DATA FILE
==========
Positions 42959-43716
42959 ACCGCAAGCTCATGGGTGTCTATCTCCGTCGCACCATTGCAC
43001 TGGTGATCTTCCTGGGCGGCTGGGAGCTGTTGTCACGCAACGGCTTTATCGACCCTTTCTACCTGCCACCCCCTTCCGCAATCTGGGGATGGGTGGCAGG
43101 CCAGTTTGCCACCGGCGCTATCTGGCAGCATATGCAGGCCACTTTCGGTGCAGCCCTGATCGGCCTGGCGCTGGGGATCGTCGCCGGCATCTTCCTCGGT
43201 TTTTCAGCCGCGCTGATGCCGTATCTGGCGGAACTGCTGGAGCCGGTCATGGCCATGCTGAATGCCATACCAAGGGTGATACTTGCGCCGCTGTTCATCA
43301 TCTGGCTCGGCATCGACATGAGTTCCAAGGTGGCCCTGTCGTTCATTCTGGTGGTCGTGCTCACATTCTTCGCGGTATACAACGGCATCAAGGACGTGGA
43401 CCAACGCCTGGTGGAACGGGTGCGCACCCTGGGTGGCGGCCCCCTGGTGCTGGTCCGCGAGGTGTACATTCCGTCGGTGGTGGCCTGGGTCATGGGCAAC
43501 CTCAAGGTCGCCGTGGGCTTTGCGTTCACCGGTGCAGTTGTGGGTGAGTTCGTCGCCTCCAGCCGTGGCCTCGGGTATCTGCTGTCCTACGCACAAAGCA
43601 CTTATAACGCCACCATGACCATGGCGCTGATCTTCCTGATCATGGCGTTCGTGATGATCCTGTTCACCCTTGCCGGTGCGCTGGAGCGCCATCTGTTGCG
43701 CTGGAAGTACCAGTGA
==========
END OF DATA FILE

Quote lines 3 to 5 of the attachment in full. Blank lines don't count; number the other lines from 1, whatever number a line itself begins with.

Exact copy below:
43001 TGGTGATCTTCCTGGGCGGCTGGGAGCTGTTGTCACGCAACGGCTTTATCGACCCTTTCTACCTGCCACCCCCTTCCGCAATCTGGGGATGGGTGGCAGG
43101 CCAGTTTGCCACCGGCGCTATCTGGCAGCATATGCAGGCCACTTTCGGTGCAGCCCTGATCGGCCTGGCGCTGGGGATCGTCGCCGGCATCTTCCTCGGT
43201 TTTTCAGCCGCGCTGATGCCGTATCTGGCGGAACTGCTGGAGCCGGTCATGGCCATGCTGAATGCCATACCAAGGGTGATACTTGCGCCGCTGTTCATCA